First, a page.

Saturday, June 16, 2018

Pelican Shadows and Other Shadows of Interest

This week I stood on the boardwalk facing away from the beach, watching pelicans soar by in jagged lines. Their shadows swooped over the slants and peaks of the rooftops as they passed, a second procession of pelicans in silhouette.

Pelican shadows
Shadows of pelicans on an interestingly angled roof
More pelican shadows

Light has so many interesting effects—shine, sparkle, reflection and refraction—and the absence of light, in the form of shadows, can be interesting as well. I once lived in a house with a window high up along the stairs. There was a tree just outside it and the sun shone through the leaves, casting shadows of foliage on the wall. The rectangle of sunshine was dappled with mysterious silhouettes that were constantly shifting as the breeze stirred the leaves. It was a bit like wallpaper in motion.

What shadows are cast on the walls inside this house?

At the beach, the way the sun shone through the waves as they ran up the shore brought back to me the strange lines of light and shadow at the bottom of a swimming pool on a sunny day. The water above is clear and there is nothing floating there, but as the air brushes past the water, the lines of light and spaces of shadow move gently. If you splash or make too many waves, the lines shake and are agitated almost out of existence, only to reappear as the water calms.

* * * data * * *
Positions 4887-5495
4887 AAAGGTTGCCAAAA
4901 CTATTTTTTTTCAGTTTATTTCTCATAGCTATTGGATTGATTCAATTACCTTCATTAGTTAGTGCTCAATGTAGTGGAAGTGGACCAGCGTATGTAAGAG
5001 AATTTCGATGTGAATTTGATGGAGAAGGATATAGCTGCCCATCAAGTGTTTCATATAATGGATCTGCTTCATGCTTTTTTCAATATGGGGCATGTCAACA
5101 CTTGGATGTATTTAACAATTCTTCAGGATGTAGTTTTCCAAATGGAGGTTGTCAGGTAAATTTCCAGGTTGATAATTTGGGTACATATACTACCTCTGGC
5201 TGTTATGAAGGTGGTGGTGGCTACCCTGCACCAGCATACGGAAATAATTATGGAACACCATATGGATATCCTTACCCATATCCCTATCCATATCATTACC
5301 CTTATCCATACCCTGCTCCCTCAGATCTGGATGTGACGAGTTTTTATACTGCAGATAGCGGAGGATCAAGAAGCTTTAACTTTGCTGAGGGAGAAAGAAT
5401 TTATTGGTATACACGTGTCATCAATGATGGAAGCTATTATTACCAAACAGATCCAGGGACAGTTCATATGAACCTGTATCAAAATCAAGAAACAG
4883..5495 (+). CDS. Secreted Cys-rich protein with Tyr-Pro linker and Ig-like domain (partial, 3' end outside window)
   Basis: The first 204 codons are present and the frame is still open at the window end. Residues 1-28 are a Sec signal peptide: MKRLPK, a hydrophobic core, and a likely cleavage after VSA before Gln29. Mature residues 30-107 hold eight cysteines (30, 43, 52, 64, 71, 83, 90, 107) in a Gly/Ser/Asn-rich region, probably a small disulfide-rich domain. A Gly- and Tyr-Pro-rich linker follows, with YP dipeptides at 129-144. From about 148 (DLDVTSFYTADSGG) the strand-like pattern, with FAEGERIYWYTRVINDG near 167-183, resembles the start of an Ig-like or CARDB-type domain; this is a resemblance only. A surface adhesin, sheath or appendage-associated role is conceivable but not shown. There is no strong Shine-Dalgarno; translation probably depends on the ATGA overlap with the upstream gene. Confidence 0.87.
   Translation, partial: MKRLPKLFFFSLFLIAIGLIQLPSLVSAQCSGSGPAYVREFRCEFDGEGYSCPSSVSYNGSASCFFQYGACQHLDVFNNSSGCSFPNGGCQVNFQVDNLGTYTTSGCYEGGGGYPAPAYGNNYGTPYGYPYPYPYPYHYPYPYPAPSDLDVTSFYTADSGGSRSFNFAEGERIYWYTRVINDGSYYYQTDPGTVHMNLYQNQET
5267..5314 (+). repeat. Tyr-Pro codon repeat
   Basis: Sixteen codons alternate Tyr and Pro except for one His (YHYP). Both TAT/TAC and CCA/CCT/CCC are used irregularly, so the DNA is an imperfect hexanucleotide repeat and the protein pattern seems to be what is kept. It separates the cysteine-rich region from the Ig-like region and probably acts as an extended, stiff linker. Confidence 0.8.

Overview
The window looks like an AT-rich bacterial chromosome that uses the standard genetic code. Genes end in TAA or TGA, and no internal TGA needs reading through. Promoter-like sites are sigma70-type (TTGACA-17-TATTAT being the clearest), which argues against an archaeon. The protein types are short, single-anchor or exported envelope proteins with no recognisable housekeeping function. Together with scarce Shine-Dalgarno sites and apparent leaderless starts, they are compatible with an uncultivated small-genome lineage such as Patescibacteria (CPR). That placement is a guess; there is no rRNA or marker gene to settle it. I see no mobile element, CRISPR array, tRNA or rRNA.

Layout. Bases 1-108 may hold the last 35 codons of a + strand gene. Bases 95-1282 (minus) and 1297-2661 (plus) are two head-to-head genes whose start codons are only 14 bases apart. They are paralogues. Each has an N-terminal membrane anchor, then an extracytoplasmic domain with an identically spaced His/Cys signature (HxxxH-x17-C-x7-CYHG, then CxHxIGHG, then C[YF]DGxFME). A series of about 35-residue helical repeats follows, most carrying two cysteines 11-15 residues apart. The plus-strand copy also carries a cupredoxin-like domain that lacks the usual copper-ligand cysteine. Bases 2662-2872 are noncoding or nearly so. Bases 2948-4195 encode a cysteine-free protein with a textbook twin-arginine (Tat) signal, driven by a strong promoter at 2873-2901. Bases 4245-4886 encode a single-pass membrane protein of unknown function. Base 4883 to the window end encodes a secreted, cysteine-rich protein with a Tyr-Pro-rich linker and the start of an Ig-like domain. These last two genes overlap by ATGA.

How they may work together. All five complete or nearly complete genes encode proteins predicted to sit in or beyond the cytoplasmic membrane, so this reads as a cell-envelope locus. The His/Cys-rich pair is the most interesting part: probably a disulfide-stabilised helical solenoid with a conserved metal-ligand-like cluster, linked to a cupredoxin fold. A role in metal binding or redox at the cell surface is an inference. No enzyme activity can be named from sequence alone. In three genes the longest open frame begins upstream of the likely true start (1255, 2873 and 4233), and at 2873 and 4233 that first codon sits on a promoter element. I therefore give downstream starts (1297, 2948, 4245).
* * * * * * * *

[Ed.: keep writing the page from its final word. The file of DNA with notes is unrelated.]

All these things, and their shadows, are small enough to be distinct from their background. Clouds, on the other hand, have such big shadows that usually we only notice them as the difference between a spell of overcast sky and a burst of renewed sunshine. From above—say, in an airplane—we could see the clouds and their shadows below them, but from the ground, we just know that the sun has “gone in.”

A dome of dark clouds hangs over the beach

I read somewhere that in planning landscapes, one should take into account the view from one’s window. “What can you see from the window? How can you make it more attractive and interesting?” I liked that idea, and I’m wondering if someone has taken this thinking a step further and asked, “What shadows will be created on this wall at different times by these plants and this landscaping?”

Perhaps someone could take it even further and design something where a particular shadow appears only when the sun is in a specific position, rather like an ancient astrological calendar.  That would be like having a secret message written on your walls, except that the invisible ink is only revealed when the sun is properly aligned. Hmm. I wonder how I could work that.

Interesting shadows on white gravel

Till next post.

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